The need to listen: Four Questions with G. Wayne Miller

G, Wayne Miller

What’s the most important lesson you’ve learned as a writer?

Listen. Meaning several things:

First, in non-fiction, let the subject speak, putting yourself on the sidelines until absolutely necessary (I still struggle with this). Second, whether non-fiction or fiction, listen to a good editor or someone else you respect who will read drafts and give an honest critique. Third, listen to your characters; real-life or fictional, they will guide you as you write and rewrite. And a few more lessons, if I may: feel for others, get up early, write every day, fail, and never stop.

What has been the biggest surprise of your writing life?

How it has brought me to so many actual and imagined people and places, in the process opening the doors to storytelling forms including journalism, fiction, filmmaking, podcasting, screenwriting and screen production. Writing is at the heart – is the start — of them all.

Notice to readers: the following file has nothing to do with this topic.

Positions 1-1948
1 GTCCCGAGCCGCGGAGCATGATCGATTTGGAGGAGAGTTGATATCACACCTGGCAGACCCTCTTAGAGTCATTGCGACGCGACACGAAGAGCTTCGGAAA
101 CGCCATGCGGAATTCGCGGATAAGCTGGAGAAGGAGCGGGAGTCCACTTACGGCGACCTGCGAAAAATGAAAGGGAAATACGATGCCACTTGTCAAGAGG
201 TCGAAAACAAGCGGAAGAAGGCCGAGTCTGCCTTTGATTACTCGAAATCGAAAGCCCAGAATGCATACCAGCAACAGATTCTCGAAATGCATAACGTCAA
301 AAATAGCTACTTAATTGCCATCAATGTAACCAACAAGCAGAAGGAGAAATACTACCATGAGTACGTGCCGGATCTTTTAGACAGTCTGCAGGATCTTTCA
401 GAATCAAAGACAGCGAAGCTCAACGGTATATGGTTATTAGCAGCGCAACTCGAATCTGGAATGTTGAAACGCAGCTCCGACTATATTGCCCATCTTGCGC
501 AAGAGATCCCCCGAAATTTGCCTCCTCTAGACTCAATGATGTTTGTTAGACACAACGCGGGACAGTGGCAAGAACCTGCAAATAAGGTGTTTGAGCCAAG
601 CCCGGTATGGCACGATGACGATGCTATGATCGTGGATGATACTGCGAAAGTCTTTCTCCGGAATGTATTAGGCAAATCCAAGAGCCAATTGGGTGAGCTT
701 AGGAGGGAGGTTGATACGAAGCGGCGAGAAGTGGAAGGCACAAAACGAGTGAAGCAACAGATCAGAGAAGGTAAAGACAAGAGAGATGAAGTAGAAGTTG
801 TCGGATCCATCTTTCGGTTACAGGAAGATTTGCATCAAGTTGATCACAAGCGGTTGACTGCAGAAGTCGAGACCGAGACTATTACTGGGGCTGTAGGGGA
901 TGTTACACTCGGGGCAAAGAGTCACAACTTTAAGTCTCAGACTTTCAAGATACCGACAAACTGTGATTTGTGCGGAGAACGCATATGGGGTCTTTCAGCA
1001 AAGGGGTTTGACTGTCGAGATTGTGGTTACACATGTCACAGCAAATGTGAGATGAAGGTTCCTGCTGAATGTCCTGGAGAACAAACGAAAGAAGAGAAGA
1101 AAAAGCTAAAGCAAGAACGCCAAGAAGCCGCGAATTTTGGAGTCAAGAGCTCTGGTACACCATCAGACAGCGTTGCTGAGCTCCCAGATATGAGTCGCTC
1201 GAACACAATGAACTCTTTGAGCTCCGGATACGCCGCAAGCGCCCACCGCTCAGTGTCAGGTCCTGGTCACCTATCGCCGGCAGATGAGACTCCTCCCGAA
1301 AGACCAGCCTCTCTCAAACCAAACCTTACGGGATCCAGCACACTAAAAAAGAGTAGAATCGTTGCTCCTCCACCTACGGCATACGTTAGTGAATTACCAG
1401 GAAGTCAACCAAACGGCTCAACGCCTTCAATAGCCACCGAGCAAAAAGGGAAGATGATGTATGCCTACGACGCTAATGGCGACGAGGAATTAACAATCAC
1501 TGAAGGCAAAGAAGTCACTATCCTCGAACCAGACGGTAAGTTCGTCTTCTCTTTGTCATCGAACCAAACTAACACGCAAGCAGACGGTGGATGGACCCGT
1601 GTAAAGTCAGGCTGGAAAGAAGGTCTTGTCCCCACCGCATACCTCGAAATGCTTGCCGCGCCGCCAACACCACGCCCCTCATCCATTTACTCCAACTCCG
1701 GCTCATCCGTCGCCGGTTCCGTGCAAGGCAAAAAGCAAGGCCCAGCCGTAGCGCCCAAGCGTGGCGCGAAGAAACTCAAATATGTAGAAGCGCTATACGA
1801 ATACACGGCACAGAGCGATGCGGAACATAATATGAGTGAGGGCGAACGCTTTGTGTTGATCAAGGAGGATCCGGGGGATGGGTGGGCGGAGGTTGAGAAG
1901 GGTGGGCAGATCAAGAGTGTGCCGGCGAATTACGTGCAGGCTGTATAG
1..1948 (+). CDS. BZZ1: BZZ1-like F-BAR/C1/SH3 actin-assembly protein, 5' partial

If you had to choose a metaphor to describe yourself as a writer, what would it be?

Wow, wonderful question! Never been asked this or even contemplated it beyond the tired old “ink-stained wretch,” which frankly I never really bought.

I thought first of some sort of bird, and then a mirror, and then a small little river, probably in Maine, that meanders from a spring in a foothills through woods and past villages, reflecting what it passes on its way to the sea.

But I’ll go with a camera, one you can bring with you into a dream.

What’s the single best piece of writing advice anyone ever gave you?

I heard this first from Joel Rawson, former editor of The Providence Journal) actually, although others before him (Faulkner, Stephen King, etc.) also have said it is great advice:
Kill your darlings.
And it IS the best advice. I still struggle with it!

G. Wayne Miller is a Providence Journal staff writer, filmmaker, screenwriter, podcaster, visiting fellow at Salve Regina University’s Pell Center for International Relations and Public Policy, and co-host and co-producer of the Telly Award-winning weekly national PBS TV and SiriusXM Satellite Radio show “Story in the Public Square.” He is the author of 10 books of non-fiction, five novels and three short-story collections. His latest novel, “Blue Hill,” was published in October. He is also the author of “Kid Number One: A story of heart, soul and business, featuring Alan Hassenfeld and Hasbro.” Visit him at or

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